Katsina State Governor, Aminu Bello Masari, said on Thursday that the House of Representatives came close to impeaching former President Olusegun Obasanjo long before the ex- President’s botched third term bid was made public.
Addressing members of the Executive Intelligence Management Course 10 (EIMC 10) at the Institute for Security Studies in Abuja, Masari who was Speaker of the lower house during the period strongly emphasized the need for both the executive and legislative arms to establish cordial working relations toward achieving development and democratic growth.
Giving a historical analysis of how poor relations between the two arms had proven to be a sure recipe for political volatility in several countries, he noted that the removal of Alhaji Balarabe Musa by Kaduna State legislators on June 23, 1981 set an unwholesome precedent, adding that acrimonious relationships at the state and federal levels are unhelpful to the nation.
In his paper titled: “Executive-Legislature Relations and the Challenges of Democratic Consolidation and Development in Katsina State,” Masari said he had no hand in the recent removal of the Speaker of the Katsina State House of Assembly and expressed concern about the spate of hostility between both arms since 1999.
“In the present Republic, there have been spates of threats of impeachment, and absence of cordiality between the executive and the legislature; even at the federal level, we could recall the acrimonious relationship that defined Chief Olusegun Obasanjo’s administration and the House of Representatives from 1999 to 2003.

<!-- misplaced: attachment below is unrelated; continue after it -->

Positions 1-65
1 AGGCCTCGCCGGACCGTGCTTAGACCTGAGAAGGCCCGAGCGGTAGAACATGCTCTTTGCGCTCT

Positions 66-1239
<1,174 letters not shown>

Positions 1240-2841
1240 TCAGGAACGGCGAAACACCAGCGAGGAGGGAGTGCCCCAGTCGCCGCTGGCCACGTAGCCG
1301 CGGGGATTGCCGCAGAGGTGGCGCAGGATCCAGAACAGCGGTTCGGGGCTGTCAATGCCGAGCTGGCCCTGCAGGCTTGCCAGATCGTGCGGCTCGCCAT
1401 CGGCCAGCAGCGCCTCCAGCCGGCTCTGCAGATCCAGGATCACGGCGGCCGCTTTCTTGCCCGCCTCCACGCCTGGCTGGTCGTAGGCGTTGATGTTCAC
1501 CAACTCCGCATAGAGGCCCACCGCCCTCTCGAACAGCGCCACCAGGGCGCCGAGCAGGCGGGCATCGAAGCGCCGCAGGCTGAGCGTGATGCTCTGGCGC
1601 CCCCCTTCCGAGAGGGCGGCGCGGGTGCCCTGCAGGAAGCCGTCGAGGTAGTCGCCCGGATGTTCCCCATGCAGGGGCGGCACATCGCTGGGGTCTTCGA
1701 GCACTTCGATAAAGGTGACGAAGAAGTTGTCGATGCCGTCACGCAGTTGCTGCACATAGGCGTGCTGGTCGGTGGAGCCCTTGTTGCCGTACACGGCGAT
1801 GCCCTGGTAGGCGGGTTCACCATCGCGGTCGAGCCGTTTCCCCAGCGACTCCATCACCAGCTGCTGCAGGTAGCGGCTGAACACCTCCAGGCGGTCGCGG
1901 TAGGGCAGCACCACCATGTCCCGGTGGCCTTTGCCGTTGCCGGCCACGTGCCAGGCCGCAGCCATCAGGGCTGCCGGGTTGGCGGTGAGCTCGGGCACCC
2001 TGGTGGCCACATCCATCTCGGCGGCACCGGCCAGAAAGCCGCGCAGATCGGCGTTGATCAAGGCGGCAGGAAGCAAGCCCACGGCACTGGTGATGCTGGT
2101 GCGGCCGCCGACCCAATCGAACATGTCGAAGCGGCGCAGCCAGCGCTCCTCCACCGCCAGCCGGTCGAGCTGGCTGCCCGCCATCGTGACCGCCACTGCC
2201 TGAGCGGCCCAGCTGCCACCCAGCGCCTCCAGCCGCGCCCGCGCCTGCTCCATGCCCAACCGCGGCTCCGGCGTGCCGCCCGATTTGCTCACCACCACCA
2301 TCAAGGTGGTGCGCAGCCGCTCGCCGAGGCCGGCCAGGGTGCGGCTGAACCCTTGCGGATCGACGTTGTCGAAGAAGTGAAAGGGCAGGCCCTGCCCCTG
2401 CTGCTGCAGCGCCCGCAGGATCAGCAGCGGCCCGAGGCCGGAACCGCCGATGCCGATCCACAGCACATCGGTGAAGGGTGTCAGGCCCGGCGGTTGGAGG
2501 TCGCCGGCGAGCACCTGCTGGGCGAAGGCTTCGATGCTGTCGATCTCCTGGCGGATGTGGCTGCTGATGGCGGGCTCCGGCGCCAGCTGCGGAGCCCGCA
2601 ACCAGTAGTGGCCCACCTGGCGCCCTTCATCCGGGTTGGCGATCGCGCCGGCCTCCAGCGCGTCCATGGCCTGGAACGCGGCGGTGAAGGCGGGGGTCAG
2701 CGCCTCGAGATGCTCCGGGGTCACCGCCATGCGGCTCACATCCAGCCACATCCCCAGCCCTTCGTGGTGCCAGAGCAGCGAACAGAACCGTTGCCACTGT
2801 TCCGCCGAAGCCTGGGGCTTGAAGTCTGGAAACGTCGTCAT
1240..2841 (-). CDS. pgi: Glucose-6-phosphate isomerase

“The highlight of this hostility and militant disposition of the House was the attempted impeachment of Obasanjo.
“Of course, the move was jettisoned following intervention of some well-meaning Nigerians.
But the experience was unique and instructive of the nature and impact of executive-legislature relations on the overall governance of the country and the development of democracy.”
Pointing out that Katsina State is now a model because it evolved a relationship of respect, trust and cooperation between the executive and the legislature for the common good of the people, he said such relationship would always remain crucial to democracy and development.
In his five-point recommendation for building and sustaining of good executive-legislature relationship in all states and at the federal level, Masari urged the two arms to fully understand the constitutional limits of their powers, understand that the legislature has a duty to ensure accountability while legislators must also “resist the temptation to appoint themselves as judge and jury over all issues.”
He said: “Much of the success achieved in establishing strong, but cordial relations between the executive and the legislature depends on the personality and disposition of the chief executive and the legislature’s leadership. It also depends on the degree to which chief executives are committed to non-interference in the internal politics of the legislature.
“Quite often, we have seen how legislative assemblies in this country arrogate to themselves imaginary powers with which they intimidate and blackmail the executive into doing their biddings; aside from being unethical, this is also illegal and an abuse of privileges.”